I highly recommend our Q and A session.  I just reread it and am very proud to have it on The Reading Life.

Now nearly five years later, I am delighted to have a copy of her brand new collection, The Cartography of Others.  There are twenty stories in the collection.  Posting upon, I dont see myself as a reviewer and dont like to be called one, collections of Short stories is very challenging.  One feels driven to find commonality among the works.

I intend to start my exploration of this collection by talking about three of her stories.  Every Short Story I Post upon I read at least two times.  If I dont find myself wanting to do that I dont post on it.

“Three Days in Hong Kong”

I decided to read this story as, with my wife, I have spent three days in Hong Kong, for us a fabulous place for shopping, sightseeing and scrumptious dining.  The woman at the center of this told in the second person story went to Hong Kong for a very different reason, to spend three nights with a wealthy married man, who lives there, with whom she is having an affair.  He paid her fare from London, where their affair began and has booked her into a luxury Hong Kong hotel.

As the story opens the woman is leaving  Hong Kong International to go to her hotel.  McNamara does a very good job capturing the feel of the ride in from the AirPort, kind of a surreal experience for first time visitors:


“You fly in. He says he won’t be there, there’ll be a sign with your code name.Philomena M. He likes secrets. You know he likes living between several worlds suspended in the air. He likes flight. He risks collisions. He travels way too much. There is the card with your secret name. Philomena M. The driver has pointed sideburns like Nick Cave and caramel skin pulled tight over his cheekbones. You drive onto the motorway into the night, past cheap housing blocks with scabbed facades, balconies crammed as though the life is oozing out of them. The city pulls you in, sucks you under, chucks you up, then streams around you. Chasms, rafts of lights, a Prada shop; the black numb sky and nowhere water.”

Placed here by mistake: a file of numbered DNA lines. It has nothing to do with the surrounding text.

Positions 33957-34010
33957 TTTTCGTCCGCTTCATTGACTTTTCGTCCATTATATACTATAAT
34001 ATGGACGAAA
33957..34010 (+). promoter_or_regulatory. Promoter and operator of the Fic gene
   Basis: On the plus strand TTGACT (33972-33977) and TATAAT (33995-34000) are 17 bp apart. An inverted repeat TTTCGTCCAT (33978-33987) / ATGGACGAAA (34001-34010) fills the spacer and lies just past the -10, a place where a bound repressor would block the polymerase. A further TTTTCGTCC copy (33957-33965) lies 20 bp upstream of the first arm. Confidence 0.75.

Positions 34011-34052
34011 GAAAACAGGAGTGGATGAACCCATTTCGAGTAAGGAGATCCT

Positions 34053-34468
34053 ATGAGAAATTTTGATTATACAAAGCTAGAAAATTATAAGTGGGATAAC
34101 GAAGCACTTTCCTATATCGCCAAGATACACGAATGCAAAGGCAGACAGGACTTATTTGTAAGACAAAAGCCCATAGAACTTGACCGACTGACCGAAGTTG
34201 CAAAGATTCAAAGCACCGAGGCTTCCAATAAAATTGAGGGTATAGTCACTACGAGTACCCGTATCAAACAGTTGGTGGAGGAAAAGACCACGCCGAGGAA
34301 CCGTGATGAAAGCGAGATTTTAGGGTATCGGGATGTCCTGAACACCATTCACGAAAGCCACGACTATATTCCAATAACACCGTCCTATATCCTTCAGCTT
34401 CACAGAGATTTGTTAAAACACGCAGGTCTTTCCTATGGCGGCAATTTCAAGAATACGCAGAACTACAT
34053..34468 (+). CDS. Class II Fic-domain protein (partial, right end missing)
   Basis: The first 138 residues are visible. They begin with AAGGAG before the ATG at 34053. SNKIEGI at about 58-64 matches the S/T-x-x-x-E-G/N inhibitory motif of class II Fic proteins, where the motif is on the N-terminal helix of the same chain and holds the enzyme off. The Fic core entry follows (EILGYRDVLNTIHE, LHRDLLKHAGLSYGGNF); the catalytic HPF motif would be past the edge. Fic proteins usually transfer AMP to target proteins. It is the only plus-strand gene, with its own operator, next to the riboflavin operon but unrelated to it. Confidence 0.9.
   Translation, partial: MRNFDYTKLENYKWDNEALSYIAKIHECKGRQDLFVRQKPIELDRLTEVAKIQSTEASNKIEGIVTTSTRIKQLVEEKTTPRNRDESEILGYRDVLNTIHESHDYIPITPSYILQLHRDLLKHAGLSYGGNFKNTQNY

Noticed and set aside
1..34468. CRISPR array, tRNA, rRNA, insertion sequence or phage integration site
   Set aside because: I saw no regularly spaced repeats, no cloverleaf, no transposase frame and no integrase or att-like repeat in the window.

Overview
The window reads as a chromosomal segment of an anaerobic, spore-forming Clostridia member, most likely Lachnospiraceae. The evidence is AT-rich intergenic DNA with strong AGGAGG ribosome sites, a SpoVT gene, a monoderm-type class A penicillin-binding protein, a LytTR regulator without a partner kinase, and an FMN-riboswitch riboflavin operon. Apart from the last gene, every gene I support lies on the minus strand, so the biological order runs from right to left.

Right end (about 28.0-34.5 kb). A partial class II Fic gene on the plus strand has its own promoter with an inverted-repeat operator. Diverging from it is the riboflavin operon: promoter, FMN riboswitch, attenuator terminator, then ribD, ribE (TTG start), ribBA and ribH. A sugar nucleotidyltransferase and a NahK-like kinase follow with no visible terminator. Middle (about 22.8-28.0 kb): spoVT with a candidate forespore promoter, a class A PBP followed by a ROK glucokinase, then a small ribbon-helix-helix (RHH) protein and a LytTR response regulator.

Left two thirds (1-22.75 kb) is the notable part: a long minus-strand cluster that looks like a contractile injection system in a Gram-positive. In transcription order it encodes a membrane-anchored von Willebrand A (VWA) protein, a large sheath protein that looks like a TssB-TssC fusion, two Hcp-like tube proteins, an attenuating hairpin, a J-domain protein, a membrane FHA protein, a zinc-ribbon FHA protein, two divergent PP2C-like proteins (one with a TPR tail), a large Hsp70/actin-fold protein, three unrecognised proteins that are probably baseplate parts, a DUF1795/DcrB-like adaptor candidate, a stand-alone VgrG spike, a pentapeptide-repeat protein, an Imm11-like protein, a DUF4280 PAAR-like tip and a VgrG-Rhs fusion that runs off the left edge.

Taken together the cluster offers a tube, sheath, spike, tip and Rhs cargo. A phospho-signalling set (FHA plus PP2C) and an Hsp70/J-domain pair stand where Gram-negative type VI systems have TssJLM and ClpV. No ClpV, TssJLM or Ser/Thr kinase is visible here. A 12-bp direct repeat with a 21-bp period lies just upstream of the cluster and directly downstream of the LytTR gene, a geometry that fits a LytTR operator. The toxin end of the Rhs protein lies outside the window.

He calls the first day and says business will keep him away tonight. Disappointed, we sense the weakness of her passion for the man.  We wonder how much is her need, she is 37, childless and never married, to feel still sexually desirable mingled with a slighly buried arrousal by the idea of having sex at the ultra-chic hotel. On the second night he tells her he must be with his wife as it is their anniversary.  She begins to feel a need for sex.  On the third night he calls with another excuse.  I will leave the powerful ending untold.  In just a few pages McNamara brings a woman very much to life, does a fine job on the setting.  We see the woman does not really know her own feelings.  We know only a little about her early years, just enough to make the story even more intriguing.  She is a reader, she brought books with her and this made her more interesting.  As I read these charged lines I wondered did the man really want to see her or not:

“I cannot speak any more, my darling. Remove that dress.’ You stand naked over Hong Kong, your hands in tepees on the glass, your legs apart. Your hair falls down your back, over your breasts. It is hard to believe anyone is watching you. For him, you touch yourself. You are not very wet. The man you left used to arouse you in a moderate way that you felt was not enough. You would lie awake, your lips to his shoulder. You were so mad he never probed your body hard enough, that you made sure his efforts were in vain. You want to hug his disabled daughter. You decide that when you go back you will call him and do this. The next morning you rush to the door naked when you hear a knock. As you unlock the door you feel sweat between your hairless buttocks. Everything has been carefully waxed. Your sex is a peeled fruit. Your fingertips like to wander over the moist skin. It is a woman in a mauve uniform holding flowers. You snatch them from her. You throw them down and go to the bathroom where you look at your parts which are much more beautiful than the flowers. Then this disgusts you, the way the folds are so prominent. You love to pull a man’s cock into you.”